Digging Up Secrets

“Where do you get your story ideas?” is the most common question I get asked.

For Digging Up Secrets, my upcoming cozy mystery from Annie’s Attic, the answer is . . . my life!

I was staying at the hospital with my grandson Jed when I was invited to write this story for a new multi-author Victorian Mansion Flower Shop cozy mystery series, but I knew instantly that I’d have no trouble finding fodder for it.

First of all, the heroine, Kaylee Bleu, has just taken over her grandmother’s flower shop housed in an old Victorian Mansion and I live in a similar old house—very old. In fact, two days before the editor contacted me I’d been home for the weekend and our well’s foot pump went kaput, so we had to dig down to the well head. Trouble was . . . we didn’t know where it was!

We had a general idea, based on where the pipes entered the basement, and began digging. But by the time we unearthed the well head, we had a grave-size hole, five feet deep beside our house. So . . .

Of course, I knew the same trouble needed to befall Kaylee. And although being without water for several days is troublesome enough for a flower shop with countless thirsty flowers inside, how much better to find unknown human remains in the hole?

Thankfully, that part came from my imagination, not personal experience!

Then again . . . when my kids were younger, they did set up an “archaeological dig” next to our house and came across some bones.

But I’m pretty sure they were old beef bones a dog had buried.

I hope.

But I digress.

As if we didn’t have enough crazy things to deal with that summer, once we had the new pump installed, the awesome improved water pressure blew our hot water tank and flooded the basement. So . . .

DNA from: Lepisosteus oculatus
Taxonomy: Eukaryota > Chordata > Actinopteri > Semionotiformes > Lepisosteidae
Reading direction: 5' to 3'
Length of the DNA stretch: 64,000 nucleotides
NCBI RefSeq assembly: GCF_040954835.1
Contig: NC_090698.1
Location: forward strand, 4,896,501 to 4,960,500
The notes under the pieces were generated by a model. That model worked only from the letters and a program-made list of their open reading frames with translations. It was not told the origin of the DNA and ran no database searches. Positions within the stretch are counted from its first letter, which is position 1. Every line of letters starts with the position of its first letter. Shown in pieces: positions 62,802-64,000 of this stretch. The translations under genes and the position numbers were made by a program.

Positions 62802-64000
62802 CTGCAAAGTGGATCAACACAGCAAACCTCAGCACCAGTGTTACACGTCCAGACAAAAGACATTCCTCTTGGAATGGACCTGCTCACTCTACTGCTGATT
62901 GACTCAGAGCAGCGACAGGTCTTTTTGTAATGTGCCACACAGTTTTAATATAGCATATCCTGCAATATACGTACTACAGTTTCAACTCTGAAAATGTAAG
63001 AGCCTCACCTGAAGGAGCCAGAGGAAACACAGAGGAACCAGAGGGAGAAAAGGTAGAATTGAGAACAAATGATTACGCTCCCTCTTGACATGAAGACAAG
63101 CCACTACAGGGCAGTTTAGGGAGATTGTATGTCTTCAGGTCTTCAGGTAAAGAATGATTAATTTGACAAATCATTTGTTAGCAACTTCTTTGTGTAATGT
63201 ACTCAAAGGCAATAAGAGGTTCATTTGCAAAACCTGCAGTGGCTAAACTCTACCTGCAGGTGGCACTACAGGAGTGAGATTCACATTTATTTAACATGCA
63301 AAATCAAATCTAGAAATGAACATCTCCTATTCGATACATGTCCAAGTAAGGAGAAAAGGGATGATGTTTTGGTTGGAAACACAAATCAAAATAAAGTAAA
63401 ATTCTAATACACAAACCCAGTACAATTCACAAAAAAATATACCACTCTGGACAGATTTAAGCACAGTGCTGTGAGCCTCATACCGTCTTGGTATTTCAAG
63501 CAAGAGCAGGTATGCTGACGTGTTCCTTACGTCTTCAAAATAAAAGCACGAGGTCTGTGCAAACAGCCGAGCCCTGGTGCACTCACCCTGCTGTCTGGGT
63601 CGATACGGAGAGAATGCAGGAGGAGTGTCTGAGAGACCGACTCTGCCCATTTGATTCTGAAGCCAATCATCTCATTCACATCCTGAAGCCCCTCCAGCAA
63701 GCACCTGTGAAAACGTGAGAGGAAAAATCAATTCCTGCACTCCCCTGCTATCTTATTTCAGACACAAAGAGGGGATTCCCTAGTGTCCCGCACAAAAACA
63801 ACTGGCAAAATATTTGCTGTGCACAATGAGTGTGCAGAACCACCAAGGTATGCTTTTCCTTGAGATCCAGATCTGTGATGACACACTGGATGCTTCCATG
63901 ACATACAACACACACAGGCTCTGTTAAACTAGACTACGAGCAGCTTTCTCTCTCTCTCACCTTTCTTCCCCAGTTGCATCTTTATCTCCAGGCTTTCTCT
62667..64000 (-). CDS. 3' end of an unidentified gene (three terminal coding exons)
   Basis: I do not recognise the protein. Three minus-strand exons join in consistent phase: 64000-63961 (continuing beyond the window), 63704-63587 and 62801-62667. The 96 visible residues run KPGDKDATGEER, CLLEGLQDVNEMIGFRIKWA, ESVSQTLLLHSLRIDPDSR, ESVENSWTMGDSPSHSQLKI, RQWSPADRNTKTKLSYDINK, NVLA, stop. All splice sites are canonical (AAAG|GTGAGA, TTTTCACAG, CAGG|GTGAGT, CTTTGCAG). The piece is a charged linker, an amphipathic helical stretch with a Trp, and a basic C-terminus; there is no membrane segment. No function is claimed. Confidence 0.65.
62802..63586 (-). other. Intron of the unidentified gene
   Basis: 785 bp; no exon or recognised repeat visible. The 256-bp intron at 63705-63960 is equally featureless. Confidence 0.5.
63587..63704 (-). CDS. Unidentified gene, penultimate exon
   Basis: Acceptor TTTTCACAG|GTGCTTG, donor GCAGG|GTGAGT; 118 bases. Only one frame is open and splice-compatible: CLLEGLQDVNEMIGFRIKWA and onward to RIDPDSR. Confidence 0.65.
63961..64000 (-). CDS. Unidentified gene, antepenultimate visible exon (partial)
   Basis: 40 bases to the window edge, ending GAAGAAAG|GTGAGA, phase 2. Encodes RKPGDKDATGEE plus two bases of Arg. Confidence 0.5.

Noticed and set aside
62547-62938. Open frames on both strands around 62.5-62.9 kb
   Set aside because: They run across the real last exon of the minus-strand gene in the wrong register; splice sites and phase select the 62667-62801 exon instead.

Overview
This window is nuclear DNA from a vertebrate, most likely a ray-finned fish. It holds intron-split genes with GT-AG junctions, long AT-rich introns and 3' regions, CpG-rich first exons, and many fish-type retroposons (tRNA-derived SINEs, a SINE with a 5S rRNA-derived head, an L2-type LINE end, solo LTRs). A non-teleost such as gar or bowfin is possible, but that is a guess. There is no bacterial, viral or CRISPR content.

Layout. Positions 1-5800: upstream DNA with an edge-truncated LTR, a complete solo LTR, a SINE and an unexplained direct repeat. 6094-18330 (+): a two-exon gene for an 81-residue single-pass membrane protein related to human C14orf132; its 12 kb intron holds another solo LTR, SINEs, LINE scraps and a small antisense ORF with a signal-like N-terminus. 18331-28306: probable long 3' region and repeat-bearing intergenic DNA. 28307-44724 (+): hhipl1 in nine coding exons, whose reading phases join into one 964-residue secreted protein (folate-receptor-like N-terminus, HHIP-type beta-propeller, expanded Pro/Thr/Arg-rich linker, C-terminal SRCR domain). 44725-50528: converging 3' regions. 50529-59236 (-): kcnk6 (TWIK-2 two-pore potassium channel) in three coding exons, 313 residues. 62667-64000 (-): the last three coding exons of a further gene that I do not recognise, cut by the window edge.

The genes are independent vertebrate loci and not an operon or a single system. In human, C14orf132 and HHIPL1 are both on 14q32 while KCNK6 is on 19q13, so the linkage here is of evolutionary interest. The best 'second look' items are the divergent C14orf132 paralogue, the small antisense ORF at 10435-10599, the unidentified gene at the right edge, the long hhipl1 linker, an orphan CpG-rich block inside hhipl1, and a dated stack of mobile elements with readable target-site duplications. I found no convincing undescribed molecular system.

Guess what other trouble Kaylee will face, besides trying to figure out who’s buried in her backyard? 🙂  To make matters worse, the police are slow to release the crime scene and allow the plumber to get her well back in operation, which not only puts her plants’ health in jeopardy, but her entire business.

It also helps that I have tons of “plant research” under my belt from my Port Aster Secrets series. 

Translation: I know lots of plants that can kill hurt people, as well as many ways forensic botanists can glean clues from crime scenes.  😉 

myrtle spurge

Did I mention Kaylee has a PhD in plant taxonomy, and had been a university professor who also did forensic botany consulting for law enforcement, before her position was suddenly eliminated?

Kaylee also tends to refer to plants by their taxonomical name, rather than their common name, a phenomenon I also have ample experience with, since my eldest daughter studied horticulture for three years.

Sadly, I didn’t actually get to visit the story’s locale, the picturesque Orcas Island of the San Juan archipelago off the west coast of Washington State, but I did a lot of “island life” research for Over Maya Dead Body, which helped.

So aside from interviewing a few florists for anecdotal details and reading up on Orcas Island, this was one book I could dive right into writing. Or should I say dig?

 

About Digging Up Secrets:

Nothing is coming up roses for Kaylee Bleu. Not only are all of the plants in her flower shop going thirsty because of a busted well pump, but a competing florist on Orcas Island is stealing customers from The Flower Patch. As if that wasn’t enough to turn her into Florist Grump, a new client who could be Kaylee’s golden ticket to the lucrative country club set is also her most persnickety yet—and continuously threatens to take her business elsewhere.

But all of that seems like no big deal when Kaylee’s plumber discovers a fractured skull in her shop’s yard. The remains belong to Danny Lane, a troubled teen accused of killing a high school girl in a boating accident thirty-five years ago. The consensus around Turtle Cove was that the boy fled town shortly after the accident, but Kaylee thinks the holes in that story are as big as the grave-size pit dug up around her well head.

Unfortunately, somebody on Orcas Island wants Kaylee to leave the past buried.

 

Image courtesy of stockdevil at FreeDigitalPhotos.net

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6 Comments

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